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Secure Peace Within Angola By Deploying UN Peacekeepers
The National Union for the Total Independence of Angola (UNITA) welcomes President Jose Eduardo dos Santos's call for the prompt dispatching of 7,000 United Nations peace-keepers to Angola (''Angola Needs the World's Help in Making Peace Triumph,'' Jan. 25).
The rapid deployment of UN peacekeepers is critical to the successful implementation of the Lusaka Protocol signed Nov. 20, 1994. But while their deployment is a necessary condition for peace, it is not sufficient. We, Angolans ourselves, must be prepared to guarantee a future of peace.
Today, the cease-fire is generally holding. However, military tension continues. UNITA, the government of Angola, the UN, and the observers of the peace process are faced with the challenge of giving real meaning to the Lusaka Protocol, whose only value lies in our ability to meet its obligations.
There is no question that the United States has a history with Angola, and an obligation to help us complete the peace process. UNITA believes that several steps need to be taken immediately to ensure the irreversibility of the peace process, such as the withdrawal of all foreign military personnel, the termination of military acquisitions by all parties, and the deployment of UN monitors in hostile areas. UNITA, the government, and civil society have the responsibility to make the peace process work. The problem now is one of mutual trust. The achievement of a durable peace must go via the road to democracy.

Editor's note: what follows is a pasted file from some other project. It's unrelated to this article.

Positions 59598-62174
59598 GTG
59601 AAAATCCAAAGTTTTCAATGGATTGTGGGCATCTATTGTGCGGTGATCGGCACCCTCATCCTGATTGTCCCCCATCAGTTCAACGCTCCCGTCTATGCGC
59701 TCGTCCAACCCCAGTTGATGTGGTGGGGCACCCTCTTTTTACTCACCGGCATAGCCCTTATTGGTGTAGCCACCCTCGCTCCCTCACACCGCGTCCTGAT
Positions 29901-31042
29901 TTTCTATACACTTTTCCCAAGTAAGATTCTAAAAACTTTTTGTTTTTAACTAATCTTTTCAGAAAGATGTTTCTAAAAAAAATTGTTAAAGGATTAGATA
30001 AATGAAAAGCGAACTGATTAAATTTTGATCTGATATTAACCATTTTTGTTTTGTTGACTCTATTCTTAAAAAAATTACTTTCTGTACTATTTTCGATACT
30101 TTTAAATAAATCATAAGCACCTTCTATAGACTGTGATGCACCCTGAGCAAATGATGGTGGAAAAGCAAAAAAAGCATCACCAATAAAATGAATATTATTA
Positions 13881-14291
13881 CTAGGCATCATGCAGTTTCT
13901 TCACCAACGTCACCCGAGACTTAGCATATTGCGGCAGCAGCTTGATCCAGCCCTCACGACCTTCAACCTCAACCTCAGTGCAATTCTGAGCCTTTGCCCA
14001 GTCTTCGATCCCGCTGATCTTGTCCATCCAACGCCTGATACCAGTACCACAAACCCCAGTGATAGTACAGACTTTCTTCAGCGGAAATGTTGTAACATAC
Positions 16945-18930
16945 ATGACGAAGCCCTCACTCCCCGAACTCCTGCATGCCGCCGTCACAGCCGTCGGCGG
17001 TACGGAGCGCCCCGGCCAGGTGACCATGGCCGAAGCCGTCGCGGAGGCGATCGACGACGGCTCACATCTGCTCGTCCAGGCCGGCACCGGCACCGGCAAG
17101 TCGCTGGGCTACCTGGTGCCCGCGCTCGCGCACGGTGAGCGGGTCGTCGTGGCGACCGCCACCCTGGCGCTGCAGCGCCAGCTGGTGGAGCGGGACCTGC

UNITA representative to the US
Smithsonian showed poor taste
The editorial ''A Lesson From Enola Gay,'' Feb. 1, should not be about whether or not the Smithsonian Institution should ''censor itself.'' The Enola Gay and the atom bombs it delivered hastened the end of the war. That is why President Truman made the decision to drop atom bombs. Whether he thereby expected to save 60,000 or 100,000 American lives is not decisive; many American lives would be, and were, saved.
I doubt whether anyone knew how devastating the bombs would be. But then, more Japanese lives were lost in our final firebombing of Japanese cities than from either atom bomb, and I have seen no second thought about this. The Smithsonian management showed poor judgment in trying to make an exhibit of the 50th anniversary of this revolutionary airborne military system into a morality play about nuclear weapons or civilian targets in wartime.
S. Peter Karlow